St Mary's Church has a fascinating past and a bright future. Explore our church and find out more...
A place to celebrate
Designed by Christchurch architect WB Armson, St Mary’s Church is one of one of the few English Gothic Revival buildings in the Southern Hemisphere. Built from local basalt rock, Oamaru stone and roofed with Welsh slate, the concept was largely the inspiration of Archdeacon Henry W Harper – son of the first Bishop of the Diocese and Vicar of the Parish from 1875 to 1911. The foundation stone was laid in 1880 and the nave completed six years later. It wasn’t until 1909 that the chancel, chapel, vestries and tower were finished.
Today, the church is home to a vibrant community of churchgoers, with regular weekly services and a significant investment in the arts cementing its prominent position in the wider Timaru community, now and into the future.
Discover the architectural oddities and beauties that make St Mary's Church so unique:
The entry porch was an addition to the church in 1961 to mark the Parish centenary. The screen at the entrance to the church was presented by Shona Howell in 1962 in memory of her parents, George and Nellie Rhodes, early Timaru settlers whose family the land on which the church sits.
Elaborate carving continues on the organ case and behind the choir stalls. Look for angels on high, cherubs’ heads and a variety of native birds and beautiful foliage.
Here, new disciples, young and old, are baptised into the Body of Christ, joining with their brothers and sisters in the worship community. Note the framed picture of the first plans for St Mary’s Church with its Gothic spire, inspired by the one original to the Christchurch Cathedral. After that spire was damaged in an earthquake, the Timaru plan was changed, resulting in the present imposing tower.
For the second stage of the St Mary’s building project the architecture changed to the elaborate Decorated Gothic style as displayed on the four low central posts with heads carved as man, lion, ox and eagle to represent the four evangelists, St John, St Mark, St Matthew and St Luke. Moving up the steps and past the choir stalls the theme is of English roses, leaves and grapes, set off by the heads of cherubs.
The triple lancet east window is a masterpiece of colour and design and is particularly beautiful in the clear light of early morning. Christ in all his majesty is centrally placed, with angels above and archangels Gabriel and Michael looking on from both sides. Below are angels, apostles, characters from the Old Testament, martyrs and saints, with the Virgin Mary standing in the centre. The deeply recessed setting emphasises that those who worship here are the Body of Christ.
Altar and Reredos
The altar displays a representation of Da Vinci’s ‘Last Supper’ with immaculate detailing that is beautiful and impressive. Here we celebrate the Lord's Supper in the presence of the risen Christ.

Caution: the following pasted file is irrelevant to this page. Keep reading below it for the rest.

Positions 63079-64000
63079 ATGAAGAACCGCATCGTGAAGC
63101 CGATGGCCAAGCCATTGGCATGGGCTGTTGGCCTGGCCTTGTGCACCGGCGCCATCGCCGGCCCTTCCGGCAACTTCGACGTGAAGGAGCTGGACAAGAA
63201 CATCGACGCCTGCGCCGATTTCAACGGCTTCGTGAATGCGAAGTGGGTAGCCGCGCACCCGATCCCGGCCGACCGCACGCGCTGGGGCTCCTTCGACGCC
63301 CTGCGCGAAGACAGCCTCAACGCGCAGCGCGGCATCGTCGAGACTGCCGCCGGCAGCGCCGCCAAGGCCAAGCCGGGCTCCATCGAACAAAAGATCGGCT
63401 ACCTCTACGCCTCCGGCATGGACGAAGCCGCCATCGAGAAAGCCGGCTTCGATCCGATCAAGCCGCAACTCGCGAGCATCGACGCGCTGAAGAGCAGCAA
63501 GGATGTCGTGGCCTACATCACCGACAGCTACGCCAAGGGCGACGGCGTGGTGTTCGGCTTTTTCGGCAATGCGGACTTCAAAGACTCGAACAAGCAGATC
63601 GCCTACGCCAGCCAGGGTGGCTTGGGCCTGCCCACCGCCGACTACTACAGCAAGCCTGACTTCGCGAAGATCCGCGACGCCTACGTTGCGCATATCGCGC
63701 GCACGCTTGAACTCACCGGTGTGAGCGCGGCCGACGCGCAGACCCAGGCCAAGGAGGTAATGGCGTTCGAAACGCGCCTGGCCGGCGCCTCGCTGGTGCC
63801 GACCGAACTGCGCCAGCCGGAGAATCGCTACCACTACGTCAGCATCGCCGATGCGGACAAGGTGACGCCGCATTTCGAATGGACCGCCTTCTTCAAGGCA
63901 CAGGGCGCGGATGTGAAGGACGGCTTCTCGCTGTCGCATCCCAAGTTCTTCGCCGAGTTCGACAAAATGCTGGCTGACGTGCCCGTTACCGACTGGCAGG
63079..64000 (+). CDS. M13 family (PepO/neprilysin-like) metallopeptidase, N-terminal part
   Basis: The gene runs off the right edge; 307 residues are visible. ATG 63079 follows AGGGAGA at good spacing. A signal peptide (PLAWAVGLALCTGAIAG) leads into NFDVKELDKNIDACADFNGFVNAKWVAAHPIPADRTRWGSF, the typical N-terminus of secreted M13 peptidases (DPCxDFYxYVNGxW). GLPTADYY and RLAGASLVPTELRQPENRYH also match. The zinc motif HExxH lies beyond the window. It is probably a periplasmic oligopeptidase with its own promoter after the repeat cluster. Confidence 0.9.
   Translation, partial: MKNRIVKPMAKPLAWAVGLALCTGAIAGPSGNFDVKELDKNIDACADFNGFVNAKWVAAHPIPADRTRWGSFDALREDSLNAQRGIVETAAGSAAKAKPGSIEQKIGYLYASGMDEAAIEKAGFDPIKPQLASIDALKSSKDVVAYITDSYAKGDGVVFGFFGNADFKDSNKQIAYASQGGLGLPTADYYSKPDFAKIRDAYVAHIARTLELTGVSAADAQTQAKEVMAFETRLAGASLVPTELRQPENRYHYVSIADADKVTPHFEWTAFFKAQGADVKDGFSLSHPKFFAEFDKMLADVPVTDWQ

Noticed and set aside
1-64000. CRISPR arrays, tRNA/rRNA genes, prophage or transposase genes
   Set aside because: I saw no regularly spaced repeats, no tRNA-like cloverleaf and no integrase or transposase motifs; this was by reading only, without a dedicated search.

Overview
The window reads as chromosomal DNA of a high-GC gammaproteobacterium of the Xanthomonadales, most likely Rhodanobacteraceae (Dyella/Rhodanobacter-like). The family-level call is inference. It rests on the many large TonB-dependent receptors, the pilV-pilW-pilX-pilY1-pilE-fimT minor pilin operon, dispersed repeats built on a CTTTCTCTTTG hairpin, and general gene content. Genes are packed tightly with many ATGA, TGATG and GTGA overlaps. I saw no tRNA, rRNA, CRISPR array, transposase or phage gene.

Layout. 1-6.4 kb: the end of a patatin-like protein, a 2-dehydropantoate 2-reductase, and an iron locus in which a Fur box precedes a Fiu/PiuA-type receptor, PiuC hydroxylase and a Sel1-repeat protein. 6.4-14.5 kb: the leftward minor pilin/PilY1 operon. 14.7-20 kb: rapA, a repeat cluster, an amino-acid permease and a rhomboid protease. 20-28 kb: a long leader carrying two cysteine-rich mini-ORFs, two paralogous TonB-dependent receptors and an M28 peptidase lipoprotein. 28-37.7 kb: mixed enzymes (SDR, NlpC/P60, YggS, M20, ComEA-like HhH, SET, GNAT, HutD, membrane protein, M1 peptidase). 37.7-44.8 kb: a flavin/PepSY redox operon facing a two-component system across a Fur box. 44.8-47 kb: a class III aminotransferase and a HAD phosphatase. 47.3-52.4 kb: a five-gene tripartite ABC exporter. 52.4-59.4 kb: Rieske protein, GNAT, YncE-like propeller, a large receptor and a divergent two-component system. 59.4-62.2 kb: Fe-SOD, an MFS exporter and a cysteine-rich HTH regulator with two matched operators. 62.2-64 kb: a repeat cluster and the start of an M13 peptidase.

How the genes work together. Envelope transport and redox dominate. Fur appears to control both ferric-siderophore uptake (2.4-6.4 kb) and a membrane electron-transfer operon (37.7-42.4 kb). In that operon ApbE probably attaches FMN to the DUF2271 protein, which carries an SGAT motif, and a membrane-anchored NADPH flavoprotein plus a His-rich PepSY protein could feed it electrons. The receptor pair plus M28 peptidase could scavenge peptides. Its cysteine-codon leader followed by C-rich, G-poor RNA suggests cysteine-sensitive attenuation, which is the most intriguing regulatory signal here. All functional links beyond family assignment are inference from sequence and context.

The nave, with its high rafters, handsome polished granite pillars and beautiful stone capitals, celebrates the Gothic style. The pillars were made from Aberdeen granite used as ballast in boats coming from Britain in the early days. Look high into the clerestory and you will see on either side a row of stained glass windows dedicated to the 12 apostles.
Another example of stained glass brilliance, the west or rose window is best viewed from the top of the chancel steps. Wheel shaped in design, it features a central light with Christ seated on a rainbow surrounded by angels. This work of art is at its best in the late afternoon light. The shape of the angel lights has suggested to some the idea of angels on bicycles!
A carved wooden screen leads to the chapel of St Michael and All Angels. A Roll of Honour, flags and ensigns pay tribute to South Canterbury servicemen who lost their lives in WW2, and the Memorial Window on the south wall features Old Testament warriors.
The spectacular windows along the south aisle are more ‘modern’ in design but are still excellent examples of dedicated craftsmanship. The last one, a “White Friars” window with its small pieces of glass, is especially so.
The tower has been described as the glory of the whole building and was inspired by Magdalene College, Oxford. Climb the stone staircase and the two circular iron staircases to the top, and you will find that the views, from the sea to the east across the city to the mountains in the west, are unsurpassed.
If you wish to explore the tower, the key is available from the Church Office in the Hall next door.
Book of Remembrance
Beneath the 1914-18 Memorial on the west wall is a special place where the St Mary’s Book of Remembrance is kept. The names of many parishioners who have worshipped and served in St Mary’s are written on the dates of their deaths and a page is turned every day.
Images shown above are courtesy of Jo Baxter and Vivienne Laursen.